A journey through history

Thursday, February 12, 2015

Year 800

In the eastern part of the city centre, archeologists have discovered traces of a small settlement or landing site, dating all the way back to the year 800. This is the very foundation from which the city of Horsens eventually grew, making Horsens one of very oldest cities in Denmark. Unfortunately, no traces of the settlement is visible, above groundtoday.

 

1000

During this century, the first church in Horsens was built and dedicated to St. Mary, or Our Lady. It was situated east of the little village, in what is now known as the Stjernholmsgade district. The church is no longer visible.

 

1100

The name Horsens appears for the first time, as it was stamped onto coins made here, and it also appears on an Arabian map of the area. During this century, settlements had spread out to the west, and the city had begun to grow.

 

1200

Before 1225, the Danish King built a large brick chapel on the place, which is currently known as Torvet. The building was consecrated to Saint Ib (the Danish name for Saint Jacob). Originally, the church had two towers. When the church, in 1794 became a parish church, it was named Vor Frelsers Kirke (Church of Our Saviour). The baroque pulpit, which was made by the local wood carver Peder Jensen Kolding, was originally placed in Klosterkirken, but in 1797, it was moved to Vor Frelsers Kirke. Klosterkirken is the last remnant of a Franciscan monastery, which was founded in 1261. The monastery was closed down in 1532, but the church continued to be used as a parish church until 1794. The church is full of tombs and memorials over the wealthiest and most powerful citizens from the 17 - 18th centuries, and it is decorated with medieval chancels and altarpiece. South of the church were the monastery buildings. Since 1904, this church has become a parish church once again.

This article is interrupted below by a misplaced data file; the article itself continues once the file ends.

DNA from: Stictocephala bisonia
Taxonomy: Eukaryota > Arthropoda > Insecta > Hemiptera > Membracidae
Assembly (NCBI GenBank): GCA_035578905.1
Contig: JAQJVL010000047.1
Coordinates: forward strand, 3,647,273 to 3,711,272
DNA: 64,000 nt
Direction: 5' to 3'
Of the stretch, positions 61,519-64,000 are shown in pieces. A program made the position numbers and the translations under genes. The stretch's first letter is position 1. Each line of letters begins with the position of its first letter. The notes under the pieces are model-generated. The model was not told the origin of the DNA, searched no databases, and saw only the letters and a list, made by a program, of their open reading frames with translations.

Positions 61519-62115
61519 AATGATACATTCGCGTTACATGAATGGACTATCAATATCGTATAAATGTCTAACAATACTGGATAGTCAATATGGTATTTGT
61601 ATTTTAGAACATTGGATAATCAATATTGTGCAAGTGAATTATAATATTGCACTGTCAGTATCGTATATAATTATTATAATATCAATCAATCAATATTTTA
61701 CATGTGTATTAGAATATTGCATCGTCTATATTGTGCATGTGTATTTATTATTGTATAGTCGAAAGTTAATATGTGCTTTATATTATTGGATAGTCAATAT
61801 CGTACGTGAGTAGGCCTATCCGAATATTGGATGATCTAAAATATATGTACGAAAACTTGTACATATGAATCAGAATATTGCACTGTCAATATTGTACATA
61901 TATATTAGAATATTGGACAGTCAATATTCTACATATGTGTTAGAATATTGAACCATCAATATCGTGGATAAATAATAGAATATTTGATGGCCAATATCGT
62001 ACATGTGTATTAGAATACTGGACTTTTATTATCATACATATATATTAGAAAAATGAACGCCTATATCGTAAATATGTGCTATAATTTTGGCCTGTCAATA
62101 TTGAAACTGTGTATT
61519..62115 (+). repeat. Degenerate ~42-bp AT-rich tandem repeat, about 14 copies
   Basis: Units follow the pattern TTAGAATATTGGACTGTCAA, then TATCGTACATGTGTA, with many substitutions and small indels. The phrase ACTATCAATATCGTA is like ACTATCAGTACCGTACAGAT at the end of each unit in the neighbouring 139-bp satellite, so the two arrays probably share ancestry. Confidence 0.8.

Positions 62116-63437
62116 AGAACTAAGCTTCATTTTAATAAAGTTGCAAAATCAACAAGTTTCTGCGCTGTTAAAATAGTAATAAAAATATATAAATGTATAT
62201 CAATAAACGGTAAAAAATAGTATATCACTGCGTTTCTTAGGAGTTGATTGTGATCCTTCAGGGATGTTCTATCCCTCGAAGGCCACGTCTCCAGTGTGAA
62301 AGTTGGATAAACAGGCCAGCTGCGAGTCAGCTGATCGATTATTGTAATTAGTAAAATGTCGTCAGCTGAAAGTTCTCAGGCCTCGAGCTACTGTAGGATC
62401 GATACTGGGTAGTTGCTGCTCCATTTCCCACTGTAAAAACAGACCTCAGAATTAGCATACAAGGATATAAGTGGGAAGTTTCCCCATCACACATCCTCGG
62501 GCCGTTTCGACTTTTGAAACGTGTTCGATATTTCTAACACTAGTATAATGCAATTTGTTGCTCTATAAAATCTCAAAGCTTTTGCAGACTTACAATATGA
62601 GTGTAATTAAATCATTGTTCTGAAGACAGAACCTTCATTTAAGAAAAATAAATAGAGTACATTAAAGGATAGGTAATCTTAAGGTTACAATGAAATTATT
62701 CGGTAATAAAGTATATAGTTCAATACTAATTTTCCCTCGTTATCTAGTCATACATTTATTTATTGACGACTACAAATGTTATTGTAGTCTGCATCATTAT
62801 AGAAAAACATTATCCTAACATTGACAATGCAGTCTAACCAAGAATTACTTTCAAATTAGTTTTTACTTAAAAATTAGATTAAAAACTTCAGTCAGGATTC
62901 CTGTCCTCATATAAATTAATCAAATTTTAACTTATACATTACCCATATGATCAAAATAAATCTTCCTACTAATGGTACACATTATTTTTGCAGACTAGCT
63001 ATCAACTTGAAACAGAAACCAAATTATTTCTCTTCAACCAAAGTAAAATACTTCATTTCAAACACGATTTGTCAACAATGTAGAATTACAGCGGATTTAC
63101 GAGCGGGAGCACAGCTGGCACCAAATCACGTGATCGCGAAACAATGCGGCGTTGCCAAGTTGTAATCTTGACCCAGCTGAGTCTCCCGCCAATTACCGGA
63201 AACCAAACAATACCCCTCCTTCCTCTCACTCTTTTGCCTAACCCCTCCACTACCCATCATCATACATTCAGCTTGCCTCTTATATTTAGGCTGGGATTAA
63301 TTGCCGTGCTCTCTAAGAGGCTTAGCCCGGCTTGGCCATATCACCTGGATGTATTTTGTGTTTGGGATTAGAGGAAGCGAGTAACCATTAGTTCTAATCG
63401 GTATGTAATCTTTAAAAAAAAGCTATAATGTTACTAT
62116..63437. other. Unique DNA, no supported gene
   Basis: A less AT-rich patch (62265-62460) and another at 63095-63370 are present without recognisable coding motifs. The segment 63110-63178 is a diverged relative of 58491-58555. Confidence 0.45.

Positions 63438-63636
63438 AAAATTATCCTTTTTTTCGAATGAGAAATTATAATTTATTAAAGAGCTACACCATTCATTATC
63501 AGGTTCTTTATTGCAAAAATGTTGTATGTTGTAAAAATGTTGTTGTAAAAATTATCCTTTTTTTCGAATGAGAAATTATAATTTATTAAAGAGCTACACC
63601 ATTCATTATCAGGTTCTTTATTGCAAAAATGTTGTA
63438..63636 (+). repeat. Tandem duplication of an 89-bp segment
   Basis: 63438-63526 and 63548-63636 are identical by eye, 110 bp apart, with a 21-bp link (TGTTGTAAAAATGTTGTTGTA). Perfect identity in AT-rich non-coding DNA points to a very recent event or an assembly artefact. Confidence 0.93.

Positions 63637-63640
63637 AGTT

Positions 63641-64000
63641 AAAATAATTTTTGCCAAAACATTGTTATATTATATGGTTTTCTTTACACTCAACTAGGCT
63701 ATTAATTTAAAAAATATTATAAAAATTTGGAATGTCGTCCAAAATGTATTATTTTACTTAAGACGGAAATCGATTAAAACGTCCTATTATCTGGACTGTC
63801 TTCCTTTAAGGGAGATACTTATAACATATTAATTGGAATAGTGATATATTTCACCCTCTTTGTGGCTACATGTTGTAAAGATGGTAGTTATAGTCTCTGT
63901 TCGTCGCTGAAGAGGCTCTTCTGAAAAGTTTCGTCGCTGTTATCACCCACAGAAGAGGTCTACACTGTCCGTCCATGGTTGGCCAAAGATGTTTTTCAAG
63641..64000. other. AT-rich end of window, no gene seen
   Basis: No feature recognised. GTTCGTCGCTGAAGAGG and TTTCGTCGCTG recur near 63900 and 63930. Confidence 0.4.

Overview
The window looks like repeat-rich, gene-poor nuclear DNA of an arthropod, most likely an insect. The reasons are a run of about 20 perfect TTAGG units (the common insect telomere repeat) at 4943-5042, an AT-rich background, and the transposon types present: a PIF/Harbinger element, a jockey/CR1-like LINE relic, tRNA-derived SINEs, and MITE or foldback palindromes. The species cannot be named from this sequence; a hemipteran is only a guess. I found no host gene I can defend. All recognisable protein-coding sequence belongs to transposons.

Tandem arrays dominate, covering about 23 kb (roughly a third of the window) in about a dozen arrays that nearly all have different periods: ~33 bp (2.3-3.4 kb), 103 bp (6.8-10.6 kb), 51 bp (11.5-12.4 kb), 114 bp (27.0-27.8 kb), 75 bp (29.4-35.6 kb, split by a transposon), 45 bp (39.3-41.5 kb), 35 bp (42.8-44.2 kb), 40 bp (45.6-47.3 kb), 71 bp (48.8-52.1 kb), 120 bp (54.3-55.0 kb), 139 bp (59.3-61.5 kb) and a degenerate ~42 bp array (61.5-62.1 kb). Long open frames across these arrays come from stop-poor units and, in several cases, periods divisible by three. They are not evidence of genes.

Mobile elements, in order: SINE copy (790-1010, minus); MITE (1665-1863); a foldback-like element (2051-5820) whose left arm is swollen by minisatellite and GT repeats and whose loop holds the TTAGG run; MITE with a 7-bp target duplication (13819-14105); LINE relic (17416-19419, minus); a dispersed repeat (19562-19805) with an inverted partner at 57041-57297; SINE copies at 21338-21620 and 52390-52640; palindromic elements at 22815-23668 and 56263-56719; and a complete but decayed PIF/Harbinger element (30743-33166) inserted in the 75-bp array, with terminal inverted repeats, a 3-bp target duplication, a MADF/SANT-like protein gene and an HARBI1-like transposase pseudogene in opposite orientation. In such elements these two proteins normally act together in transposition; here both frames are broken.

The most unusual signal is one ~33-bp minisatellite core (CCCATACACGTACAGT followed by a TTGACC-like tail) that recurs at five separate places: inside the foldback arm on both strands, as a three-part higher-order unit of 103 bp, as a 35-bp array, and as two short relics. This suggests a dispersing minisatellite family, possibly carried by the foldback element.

1300

The current layout of the city centre, with Søndergade and Nørregade was established and the city was secured with fortifications. West of the city, King Erik Menved built a moat castle Bygholm. Remnants of this castle can still be seen. At Saint Mary’s Church, a monastery for the order of Saint John was established in 1351 and closed after the Reformation. There are no visible remnants of this monastery.

 

1500

During this century, the city was characterised by gable houses, i.e. houses which were built with the gables facing the street. A row of these timberframed houses have been preserved on the north side of Søndergade, but they can only be seen by entering the courtyards, as the facades have been modernised over the years. Following the Reformation, the city’s monasteries and some of the churches were closed down. Over time, the moats disappeared as well, freeing space for the city to expand.

 

1600

During this century, the city was almost constantly plagued by wars, and many buildings were destroyed. In 1631 Anna Svane established the oldest home for widows in Horsens, which can be seen from the street Fugholm. In 1681, the famous explorer Vitus Bering was born in Horsens. He served on warships in the Russian navy and later commanded two important expeditions to Siberia and the Pacific Ocean. He mapped the area and discovered that Asia and America were separated by the narrow strait which was named after him. He stranded on a deserted island with his ship and died there in 1741. Vitus Bering is commemorated on a plaque in Jessensgade and in an exhibition at Horsens Museum dedicated to his life and achievements.